3 New Books to Feed Your Brain

International spies, microbiological bazaars, feminist awakenings in India: These well-researched reads will get you thinking.

<a href="http://www.shutterstock.com/pic-227861584/stock-photo-book-pages-yellow-leaves-of-autumn-concept.html?src=dMTU_SevOLdY2hW6u_Bl4g-1-6">Kichigin</a>/Shutterstock

Let our journalists help you make sense of the noise: Subscribe to the Mother Jones Daily newsletter and get a recap of news that matters.


You’ve just filled your belly to the brim. Turn now to some new tomes that will help fill your mind:

The Devil’s Chessboard

By David Talbot

“What follows,” David Talbot boasts in the prologue to his new book The Devil’s Chessboard, “is an espionage adventure that is far more action-packed and momentous than any spy tale with which readers are familiar.” Talbot, the founder of Salon.com and author of the Kennedy clan study Brothers, doesn’t deal in subtlety in his biography of Allen Dulles, the CIA director under presidents Eisenhower and Kennedy, the younger brother of Secretary of State John Foster Dulles, and the architect of a secretive national security apparatus that functioned as essentially an autonomous branch of government. Talbot offers a portrait of a black-and-white Cold War-era world full of spy games and nuclear brinkmanship, in which everyone is either a good guy or a bad guy. Dulles—who deceived American elected leaders and overthrew foreign ones, who backed ex-Nazis and thwarted left-leaning democrats—falls firmly in the latter camp.—Aaron Wiener

The Hidden Half of Nature

By David R. Montgomery and Anne Biklé

In this transformative read, David Montgomery, a professor of earth and space sciences, and his wife, biologist and environmental planner Anne Biklé, unravel the universe of microbes that make dirt fertile and allow us to digest food. Both the lining of our colons and the ground beneath our feet, the authors write, are “bio­logical bazaars where plants and people trade nutritional wares and form alliances.” Combining lucid explication of emerging science with personal anecdotes, Montgomery and Biklé, who confronted a cancer diagnosis while writing the book, reveal that our immune defenses depend on protecting and nourishing these microscopic brigades.—Tom Philpott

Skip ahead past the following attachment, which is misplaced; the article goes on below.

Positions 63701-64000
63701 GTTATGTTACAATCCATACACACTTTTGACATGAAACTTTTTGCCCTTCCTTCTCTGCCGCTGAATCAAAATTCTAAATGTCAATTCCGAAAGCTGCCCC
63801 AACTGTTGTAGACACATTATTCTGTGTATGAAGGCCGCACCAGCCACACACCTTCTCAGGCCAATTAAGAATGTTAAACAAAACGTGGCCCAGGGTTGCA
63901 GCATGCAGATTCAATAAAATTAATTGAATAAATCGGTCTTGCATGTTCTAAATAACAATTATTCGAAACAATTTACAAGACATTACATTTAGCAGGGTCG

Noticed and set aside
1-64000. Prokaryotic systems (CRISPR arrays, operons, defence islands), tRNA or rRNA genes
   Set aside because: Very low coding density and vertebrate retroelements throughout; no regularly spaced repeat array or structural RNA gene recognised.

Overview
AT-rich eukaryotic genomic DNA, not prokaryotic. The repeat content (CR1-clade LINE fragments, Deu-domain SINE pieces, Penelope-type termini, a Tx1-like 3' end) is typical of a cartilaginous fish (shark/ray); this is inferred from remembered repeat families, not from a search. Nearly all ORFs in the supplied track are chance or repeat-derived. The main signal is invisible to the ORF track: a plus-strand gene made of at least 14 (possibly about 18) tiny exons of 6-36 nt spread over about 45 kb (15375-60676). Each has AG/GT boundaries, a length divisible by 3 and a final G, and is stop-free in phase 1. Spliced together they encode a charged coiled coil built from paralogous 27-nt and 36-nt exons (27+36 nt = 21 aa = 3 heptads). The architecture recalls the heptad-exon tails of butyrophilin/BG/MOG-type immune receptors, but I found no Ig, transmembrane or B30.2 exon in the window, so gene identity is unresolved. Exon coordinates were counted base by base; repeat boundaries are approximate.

My Life on the Road

By Gloria Steinem

Steinem spent her childhood crammed against her sister in the backseat of a car as her father tried to persuade roadside antique dealers to buy his wares. In My Life on the Road, her first book in more than 20 years, Steinem elegantly reflects on this nomadic upbringing and how it inspired her own travels. Though she never learned to drive, her tours as a young journalist introduced her to women who helped shape her ideology: disgruntled American stewardesses, passengers in a female-only Indian train car, and an Irish taxi driver who told Steinem in the 1970s, “Honey, if men could get pregnant, abortion would be a sacrament!”—Becca Andrews.

IT'S NOT THAT WE'RE SCREWED WITHOUT TRUMP:

"It's that we're screwed with or without him if we can't show the public that what we do matters for the long term," writes Mother Jones CEO Monika Bauerlein as she kicks off our drive to raise $350,000 in donations from readers by July 17.

This is a big one for us. It's our first time asking for an outpouring of support since screams of FAKE NEWS and so much of what Trump stood for made everything we do so visceral. Like most newsrooms, we face incredibly hard budget realities, and it's unnerving needing to raise big money when traffic is down.

So, as we ask you to consider supporting our team's journalism, we thought we'd slow down and check in about where Mother Jones is and where we're going after the chaotic last several years. This comparatively slow moment is also an urgent one for Mother Jones: You can read more in "Slow News Is Good News," and if you're able to, please support our team's hard-hitting journalism and help us reach our big $350,000 goal with a donation today.

payment methods

IT'S NOT THAT WE'RE SCREWED WITHOUT TRUMP:

"It's that we're screwed with or without him if we can't show the public that what we do matters for the long term," writes Mother Jones CEO Monika Bauerlein as she kicks off our drive to raise $350,000 in donations from readers by July 17.

This is a big one for us. So, as we ask you to consider supporting our team's journalism, we thought we'd slow down and check in about where Mother Jones is and where we're going after the chaotic last several years. This comparatively slow moment is also an urgent one for Mother Jones: You can read more in "Slow News Is Good News," and if you're able to, please support our team's hard-hitting journalism and help us reach our big $350,000 goal with a donation today.

payment methods

We Recommend

Latest

Sign up for our free newsletter

Subscribe to the Mother Jones Daily to have our top stories delivered directly to your inbox.

Get our award-winning magazine

Save big on a full year of investigations, ideas, and insights.

Subscribe

Support our journalism

Help Mother Jones' reporters dig deep with a tax-deductible donation.

Donate